How do you see the luxury segment of the real estate market, which has been hit especially hard by the pandemic, posting a recovery? What will help support that recovery?
Indonesia’s luxury segment has been fairly quiet since 2015-16 with the new regulation on luxury taxes. Some adjustments have been made to those taxes. However, the pandemic has made them less effective, especially in the condominium market.
The luxury segment relies heavily on macroeconomic conditions and confidence levels. As some buyers in this segment see real estate as an investment, buyers are cautious when making purchases. They compare with other investment instruments to see how they could benefit from them. However, some buyers are also end-users. This has less effect on the economy, but more on alternate options, such as landed houses. We have seen new luxury landed residential units being sold, which means that spending power remains, but only for the right product.
The recovery of this segment mainly relies on the confidence level of potential buyers toward developers—whether it relates to the concept, product, construction progress, and payment terms offered.
What’s the long-term outlook for Jakarta, in your opinion, with the capital expected to move to Borneo?
Certainly, Jakarta will retain its status as Indonesia’s business centre, as with other cities in mature markets. The Jakarta government has created the city to be the centre of business and trading in the national, regional, and global economy. It will continue to be the driving force behind the economy.
How might Indonesia’s attempts to snare the digital nomad market with a new visa impact the property market?
The digital nomad is about millennials and youngsters who combine leisure and work. This new initiative could positively impact the tourism market, especially in Bali. It will expand a new type of demand on top of typical tourists, increasing the number of visitors to Bali. From January to August this year, there were around 3,000 visitors who applied for digital nomad visas, mostly coming from Russia, the US, and the UK.
These millennials and younger generations will drive new demand for leased residential, such as hotels and villas since they could stay for up to six months. Other than that, co-working spaces will be needed to accommodate these new types of visitors, as well as F&B services, such as cafes and restaurants.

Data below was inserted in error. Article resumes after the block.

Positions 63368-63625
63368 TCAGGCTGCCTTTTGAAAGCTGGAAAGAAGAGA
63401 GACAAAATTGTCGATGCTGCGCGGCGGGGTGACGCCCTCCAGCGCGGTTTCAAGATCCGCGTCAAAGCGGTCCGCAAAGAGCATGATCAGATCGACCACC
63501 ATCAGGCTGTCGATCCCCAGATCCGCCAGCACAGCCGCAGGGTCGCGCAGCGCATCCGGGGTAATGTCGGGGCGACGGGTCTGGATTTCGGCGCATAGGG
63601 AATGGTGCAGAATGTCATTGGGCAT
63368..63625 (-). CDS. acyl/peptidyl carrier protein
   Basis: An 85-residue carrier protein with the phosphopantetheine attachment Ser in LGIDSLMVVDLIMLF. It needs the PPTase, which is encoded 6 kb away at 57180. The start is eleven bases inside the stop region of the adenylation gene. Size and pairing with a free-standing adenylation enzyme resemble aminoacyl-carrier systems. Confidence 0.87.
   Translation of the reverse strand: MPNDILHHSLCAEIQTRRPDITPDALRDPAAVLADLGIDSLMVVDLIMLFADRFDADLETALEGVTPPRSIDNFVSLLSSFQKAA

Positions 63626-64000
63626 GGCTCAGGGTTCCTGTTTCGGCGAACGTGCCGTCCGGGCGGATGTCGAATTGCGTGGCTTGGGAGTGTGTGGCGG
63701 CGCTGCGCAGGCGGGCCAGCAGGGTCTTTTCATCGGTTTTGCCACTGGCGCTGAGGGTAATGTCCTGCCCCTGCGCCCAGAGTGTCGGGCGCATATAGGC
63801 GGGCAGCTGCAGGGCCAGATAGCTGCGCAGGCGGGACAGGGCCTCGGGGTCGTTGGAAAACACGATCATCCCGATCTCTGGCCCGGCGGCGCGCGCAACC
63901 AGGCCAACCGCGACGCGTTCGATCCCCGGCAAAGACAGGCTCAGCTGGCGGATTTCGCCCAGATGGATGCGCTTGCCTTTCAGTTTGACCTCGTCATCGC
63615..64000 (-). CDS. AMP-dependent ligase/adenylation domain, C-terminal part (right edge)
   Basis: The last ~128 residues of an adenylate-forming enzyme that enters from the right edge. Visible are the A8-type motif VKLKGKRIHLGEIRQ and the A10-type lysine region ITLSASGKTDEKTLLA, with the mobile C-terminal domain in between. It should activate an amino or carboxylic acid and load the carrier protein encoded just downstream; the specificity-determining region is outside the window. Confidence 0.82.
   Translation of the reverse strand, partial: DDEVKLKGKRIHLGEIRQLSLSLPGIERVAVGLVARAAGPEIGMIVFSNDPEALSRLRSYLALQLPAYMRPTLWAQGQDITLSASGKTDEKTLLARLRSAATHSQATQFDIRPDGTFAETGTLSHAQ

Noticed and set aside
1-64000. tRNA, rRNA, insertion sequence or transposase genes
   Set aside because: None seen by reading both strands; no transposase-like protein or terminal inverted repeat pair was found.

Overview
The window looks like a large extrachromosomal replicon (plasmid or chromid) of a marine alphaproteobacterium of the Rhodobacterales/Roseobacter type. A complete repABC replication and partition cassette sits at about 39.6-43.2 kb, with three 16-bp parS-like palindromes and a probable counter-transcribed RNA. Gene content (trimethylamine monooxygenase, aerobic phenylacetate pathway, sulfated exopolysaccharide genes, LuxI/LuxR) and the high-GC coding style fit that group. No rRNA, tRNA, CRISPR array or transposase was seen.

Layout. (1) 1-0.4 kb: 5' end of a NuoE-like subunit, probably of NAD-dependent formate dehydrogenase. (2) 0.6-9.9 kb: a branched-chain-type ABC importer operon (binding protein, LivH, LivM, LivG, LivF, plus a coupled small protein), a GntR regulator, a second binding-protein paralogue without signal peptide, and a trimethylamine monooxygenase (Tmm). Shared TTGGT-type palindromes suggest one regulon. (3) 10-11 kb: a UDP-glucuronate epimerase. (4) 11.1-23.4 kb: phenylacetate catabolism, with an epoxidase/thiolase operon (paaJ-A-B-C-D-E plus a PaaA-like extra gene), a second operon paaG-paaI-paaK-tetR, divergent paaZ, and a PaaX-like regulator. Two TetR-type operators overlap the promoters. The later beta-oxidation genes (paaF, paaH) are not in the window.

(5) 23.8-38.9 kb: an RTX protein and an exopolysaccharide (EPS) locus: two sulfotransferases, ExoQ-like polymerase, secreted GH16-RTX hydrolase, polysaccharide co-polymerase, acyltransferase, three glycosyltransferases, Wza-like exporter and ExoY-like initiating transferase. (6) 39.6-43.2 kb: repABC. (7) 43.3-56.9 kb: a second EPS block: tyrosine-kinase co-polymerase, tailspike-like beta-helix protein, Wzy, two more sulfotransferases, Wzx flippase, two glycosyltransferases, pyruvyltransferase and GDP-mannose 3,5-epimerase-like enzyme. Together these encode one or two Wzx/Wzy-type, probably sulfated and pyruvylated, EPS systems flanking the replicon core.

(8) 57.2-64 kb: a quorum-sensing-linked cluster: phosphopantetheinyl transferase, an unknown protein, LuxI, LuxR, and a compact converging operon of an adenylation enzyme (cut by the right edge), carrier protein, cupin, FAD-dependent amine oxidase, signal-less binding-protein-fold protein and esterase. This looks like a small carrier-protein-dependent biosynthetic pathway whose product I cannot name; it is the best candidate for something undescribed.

The Jakarta government has created the city to be the centre of business and trading in the national, regional, and global economy. It will continue to be a driving force
What do you think is the importance of the Asia Property Awards as a benchmark for quality in the region?
Since it launched 16 years ago, the PropertyGuru Asia Property Awards series has grown to become the biggest real estate awards program in Asia Pacific. One thing that makes the program successful is its credibility. We believe in being free to enter, offering fair judgment for all, and a transparent process. Being recognised by this award entails a prestigious achievement for the participants.
Through this programme, participants also can learn and see ideas and innovations in other countries and ultimately up their own game in the industry.
How is the global economic situation—with generally high inflation and rising interest rates—impacting Indonesia’s property market? What is being done to help support markets?
Indonesia must surmount three challenges that will come with the threat of global recession, which is expected to grip the world in 2023, Investment Minister Bahlil Lahadalia has said. These challenges to the investment sector include political stability, policy consistency, and people’s purchasing power.
Due to rising inflation, Bank Indonesia might increase the benchmark interest further, which could impact the residential market. Buyers could take a longer time in their decision-making process and look for more affordable homes, which consequently might mean a different location or smaller size.
Favourable demographics influence the outlook. Strong consumer spending prospects, thanks to a rapidly growing middle class, will sustain GDP growth. Another critical factor is a projection of a solid expansion of investment.